• The budget may not be accurate, potentially impacting the ASU PI who may need to pay for additional costs out of their own project to meet the subawardee’s institutional policies.
  • The subaward issuance may be significantly delayed while the RA seeks the required documents.
  • If the subawardee is new to federal support, registering and waiting approvals for the SAM system can potentially result in delays
  • If the research includes human or animal subjects, the subrecipient will need IRB/IACUC approvals, which can result in a time delay.
  • If the sponsor requires PS FCOI Compliance and the subrecipient is not compliant, a delay in issuing the agreement can occur.
  • If the subawardee’s work occurs early in the project, delays in getting the executed subaward agreement with the non-ASU PI’s institution can significantly hinder the ASU PI’s work.  

Ensuring that all paperwork is received timely can help alleviate delays.

Why does ASU sometimes request a subrecipient form? And other times a subrecipient letter of commitment?

FDP organizations – like ASU – participate in the Federal Demonstration Partnerships’ Expanded Clearinghouse online system. For FDP member organizations, ASU requests abbreviated information using the Subrecipient Letter of Commitment. ASU requests the Subrecipient Commitment Form from organizations who are not part of the Expanded Clearinghouse.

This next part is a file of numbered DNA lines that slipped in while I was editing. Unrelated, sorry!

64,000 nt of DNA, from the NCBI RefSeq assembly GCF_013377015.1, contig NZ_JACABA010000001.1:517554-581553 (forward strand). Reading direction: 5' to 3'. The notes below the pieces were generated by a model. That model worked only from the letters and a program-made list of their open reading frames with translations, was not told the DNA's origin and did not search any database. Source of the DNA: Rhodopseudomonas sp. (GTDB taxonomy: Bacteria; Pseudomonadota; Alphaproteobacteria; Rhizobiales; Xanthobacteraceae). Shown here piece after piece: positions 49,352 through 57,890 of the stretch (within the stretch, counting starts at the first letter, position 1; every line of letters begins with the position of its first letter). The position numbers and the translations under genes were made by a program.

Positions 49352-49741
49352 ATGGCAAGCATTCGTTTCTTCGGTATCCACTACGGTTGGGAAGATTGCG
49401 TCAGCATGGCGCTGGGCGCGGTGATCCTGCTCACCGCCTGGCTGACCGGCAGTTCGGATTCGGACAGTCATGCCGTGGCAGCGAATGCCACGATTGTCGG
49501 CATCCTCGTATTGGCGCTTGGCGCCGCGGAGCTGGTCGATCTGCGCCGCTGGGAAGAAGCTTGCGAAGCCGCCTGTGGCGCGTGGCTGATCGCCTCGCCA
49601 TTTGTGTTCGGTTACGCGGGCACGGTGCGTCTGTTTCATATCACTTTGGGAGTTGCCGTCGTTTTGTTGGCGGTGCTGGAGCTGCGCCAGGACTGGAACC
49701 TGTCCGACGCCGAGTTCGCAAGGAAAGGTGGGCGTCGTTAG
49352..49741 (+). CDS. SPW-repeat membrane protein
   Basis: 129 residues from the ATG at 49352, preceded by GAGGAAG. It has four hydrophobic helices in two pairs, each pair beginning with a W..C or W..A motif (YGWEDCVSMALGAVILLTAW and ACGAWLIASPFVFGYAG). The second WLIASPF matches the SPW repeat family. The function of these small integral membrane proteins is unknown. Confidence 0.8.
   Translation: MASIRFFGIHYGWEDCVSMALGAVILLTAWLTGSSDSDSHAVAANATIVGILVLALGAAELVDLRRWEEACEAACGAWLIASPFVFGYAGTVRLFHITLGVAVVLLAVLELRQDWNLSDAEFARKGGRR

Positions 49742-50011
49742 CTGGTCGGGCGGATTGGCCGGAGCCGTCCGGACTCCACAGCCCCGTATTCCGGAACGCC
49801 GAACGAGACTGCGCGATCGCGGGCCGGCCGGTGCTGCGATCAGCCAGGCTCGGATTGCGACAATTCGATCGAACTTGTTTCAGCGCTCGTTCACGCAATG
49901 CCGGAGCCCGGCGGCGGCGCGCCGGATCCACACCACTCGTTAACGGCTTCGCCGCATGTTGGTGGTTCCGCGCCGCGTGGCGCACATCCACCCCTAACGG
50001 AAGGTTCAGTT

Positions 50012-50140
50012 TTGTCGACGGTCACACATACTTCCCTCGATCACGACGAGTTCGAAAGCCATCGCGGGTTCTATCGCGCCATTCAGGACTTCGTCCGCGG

How should the subaward scope of work be written?

The scope of work should not be a reiteration of the overall proposal being submitted. Rather it should define only the specific work to be performed by the subrecipient. Within this scope of work, it is important that the tasks to be performed are clearly outlined and that any expectations for reports or deliverables are listed. The scope of work is going to be part of the legally binding agreement that will be issued. This document is the basis for determining the timeline for expected progress and how the research will move forward . If the scope of work is unclear, it can lead to confusion, misunderstandings, or grants that cannot/do not meet their objectives.